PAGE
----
By Justin Fenton, The Baltimore Sun
8:23 PM EDT, June 17, 2013
A man charged with critically injuring a spectator at an Orioles game contends he was defending himself during an altercation, his lawyer said, citing information in a police report that raises "questions over who was the true aggressor."
Jeremy Eldridge, a defense attorney for 22-year-old Gregory Fleischman of Edgewater, noted that police said the injured man, Matthew Fortese, 25, of Hagerstown, had scaled a 5-foot-high wall and reached over a railing when he was struck and fell backward.
Fortese hit his head and ended up in the intensive care unit at Maryland Shock Trauma Center. His family said Monday that, after slipping into critical condition at one point, he has been released to in-patient rehabilitation but has a long and uncertain recovery ahead.
Fleischman has been charged with first- and second-degree assault and disorderly conduct; a second man, Michael David Bell, 21, of Annapolis, has been charged with two counts of second-degree assault and disorderly conduct. Both are free on bond. Bell's attorney did not return a phone call seeking comment.
The case drew national attention and questions about spectator behavior at sporting events. But Eldridge said accounts of the incident so far have been distorted and that there is "another side of the story." He reiterated that Fleischman, like Fortese, is a Yankees fan. Fortese's date that night said the couple was teased because Fortese was wearing a New York cap.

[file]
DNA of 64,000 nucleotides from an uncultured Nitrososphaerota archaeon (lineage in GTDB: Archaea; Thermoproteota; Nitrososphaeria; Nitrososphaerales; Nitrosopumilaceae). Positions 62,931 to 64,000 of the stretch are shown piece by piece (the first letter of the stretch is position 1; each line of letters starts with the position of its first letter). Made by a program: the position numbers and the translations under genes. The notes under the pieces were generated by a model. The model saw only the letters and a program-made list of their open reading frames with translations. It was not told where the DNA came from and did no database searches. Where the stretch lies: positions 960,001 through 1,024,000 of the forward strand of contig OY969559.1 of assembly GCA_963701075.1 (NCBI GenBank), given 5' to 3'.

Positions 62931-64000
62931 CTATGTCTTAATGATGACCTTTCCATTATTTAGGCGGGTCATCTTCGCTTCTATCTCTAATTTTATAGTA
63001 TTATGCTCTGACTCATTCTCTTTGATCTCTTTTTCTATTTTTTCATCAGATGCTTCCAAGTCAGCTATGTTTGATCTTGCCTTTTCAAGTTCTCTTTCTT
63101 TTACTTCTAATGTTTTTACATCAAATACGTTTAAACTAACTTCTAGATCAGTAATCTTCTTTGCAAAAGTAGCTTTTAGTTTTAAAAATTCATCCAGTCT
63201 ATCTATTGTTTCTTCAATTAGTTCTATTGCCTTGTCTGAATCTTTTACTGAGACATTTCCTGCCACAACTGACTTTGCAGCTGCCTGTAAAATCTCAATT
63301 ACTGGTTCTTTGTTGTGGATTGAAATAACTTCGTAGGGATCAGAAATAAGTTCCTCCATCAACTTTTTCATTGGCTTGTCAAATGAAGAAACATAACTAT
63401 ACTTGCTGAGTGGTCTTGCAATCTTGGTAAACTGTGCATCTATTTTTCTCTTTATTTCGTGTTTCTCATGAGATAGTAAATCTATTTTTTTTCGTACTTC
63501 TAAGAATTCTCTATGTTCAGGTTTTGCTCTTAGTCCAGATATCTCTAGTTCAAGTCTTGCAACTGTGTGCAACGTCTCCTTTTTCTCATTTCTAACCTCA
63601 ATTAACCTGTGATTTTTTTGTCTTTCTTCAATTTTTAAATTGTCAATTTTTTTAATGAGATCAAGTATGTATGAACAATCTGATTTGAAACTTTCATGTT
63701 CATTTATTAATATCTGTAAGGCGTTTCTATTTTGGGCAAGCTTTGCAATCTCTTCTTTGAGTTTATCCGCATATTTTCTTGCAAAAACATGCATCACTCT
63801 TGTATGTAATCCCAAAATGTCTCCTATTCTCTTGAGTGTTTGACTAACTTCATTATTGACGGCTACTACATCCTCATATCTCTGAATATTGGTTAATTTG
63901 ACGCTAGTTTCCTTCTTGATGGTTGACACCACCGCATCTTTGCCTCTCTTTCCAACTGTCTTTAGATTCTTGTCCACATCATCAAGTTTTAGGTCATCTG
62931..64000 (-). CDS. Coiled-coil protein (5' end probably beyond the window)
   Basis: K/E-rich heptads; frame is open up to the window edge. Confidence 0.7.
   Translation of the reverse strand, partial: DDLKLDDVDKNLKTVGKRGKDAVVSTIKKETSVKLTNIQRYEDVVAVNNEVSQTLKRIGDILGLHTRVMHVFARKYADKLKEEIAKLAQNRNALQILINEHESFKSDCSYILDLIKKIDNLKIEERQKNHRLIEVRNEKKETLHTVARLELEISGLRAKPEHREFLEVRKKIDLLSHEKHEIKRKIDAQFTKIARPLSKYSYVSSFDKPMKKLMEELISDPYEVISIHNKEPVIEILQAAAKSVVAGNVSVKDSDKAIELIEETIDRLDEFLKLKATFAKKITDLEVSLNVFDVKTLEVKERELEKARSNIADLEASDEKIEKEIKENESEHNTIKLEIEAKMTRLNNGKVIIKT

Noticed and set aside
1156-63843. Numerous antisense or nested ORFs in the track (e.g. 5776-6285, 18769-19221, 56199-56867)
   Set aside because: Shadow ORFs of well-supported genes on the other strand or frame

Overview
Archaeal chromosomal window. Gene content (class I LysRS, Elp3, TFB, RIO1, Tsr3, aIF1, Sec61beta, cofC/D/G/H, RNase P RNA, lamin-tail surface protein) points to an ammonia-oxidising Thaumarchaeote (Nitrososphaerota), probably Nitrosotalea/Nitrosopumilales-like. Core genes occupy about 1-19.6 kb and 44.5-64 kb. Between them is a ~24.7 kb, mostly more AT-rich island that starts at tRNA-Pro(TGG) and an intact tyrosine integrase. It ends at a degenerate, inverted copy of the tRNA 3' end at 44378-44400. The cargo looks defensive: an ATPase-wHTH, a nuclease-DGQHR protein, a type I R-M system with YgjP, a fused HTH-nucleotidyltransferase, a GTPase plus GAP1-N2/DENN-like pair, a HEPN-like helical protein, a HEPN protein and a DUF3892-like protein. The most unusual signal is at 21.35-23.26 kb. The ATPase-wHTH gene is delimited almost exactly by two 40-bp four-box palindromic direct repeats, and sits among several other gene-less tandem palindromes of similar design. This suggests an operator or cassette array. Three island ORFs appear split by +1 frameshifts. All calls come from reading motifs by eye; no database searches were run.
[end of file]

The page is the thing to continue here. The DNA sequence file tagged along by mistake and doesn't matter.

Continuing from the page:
"When you have events like this, the public is looking for someone to be accountable," Eldridge said. "Unfortunately, in this situation, the facts just don't bear that out right now."
Fortese's family appeared at a news conference Monday afternoon to update the public on his condition and publicly thank his surgeon, Dr. Jason Pasley, while asking for more witnesses to come forward. They have established a tip line at 410-605-2976.
Andrew Alperstein, an attorney working with Fortese's family, said there was "no evidence to indicate he did anything to legally justify what happened.
"This man could have died. He's not out of the woods," Alperstein said. "It's unbelievable that someone could be so hurt by going to a ballgame."
Fortese was at the Orioles' May 29 game against the Washington Nationals with his date when Fleischman and Bell allegedly began throwing things at them, a situation that escalated to a beer's being thrown on Fortese. Police said that Fortese climbed the railing to argue when Flesichman punched him in the head.
Fortese was knocked unconscious and stopped breathing. An off-duty Maryland state trooper, Nathan Steelman, rushed over to render aid to Fortese, who was bleeding from the head, nose and ears. Police said that while Steelman was working to revive Fortese, Fleischman and Bell repeatedly spat on them.
A video posted to YouTube, allegedly in the aftermath of the assault, shows Fleischman and Bell being handcuffed, with one man off-camera saying that both men had spat on Fortese. Alperstein said at the news conference that the video "speaks for itself," though Eldridge said it does not depict the behavior described.
Another attorney representing the Fortese family, Erin K. Voss, said the case has raised awareness of fan violence at sporting events. Though the attorneys did not criticize the Orioles or Camden Yards security policies, Voss said she would like to see "teams and fans coming together" to address violence.
The Fortese family said they have heard from well-wishers across the country asking how they can help. Matthew Fortese will have "months, maybe years of rehab," his brother, Jimmy Fortese, said.
"This assault has turned our lives upside down," Jimmy said, noting that he will be marrying his fiancee in two months and Matthew is his best man. "He should be working on his [best man] speech, not relearning how to talk."
Copyright © 2013, The Baltimore Sun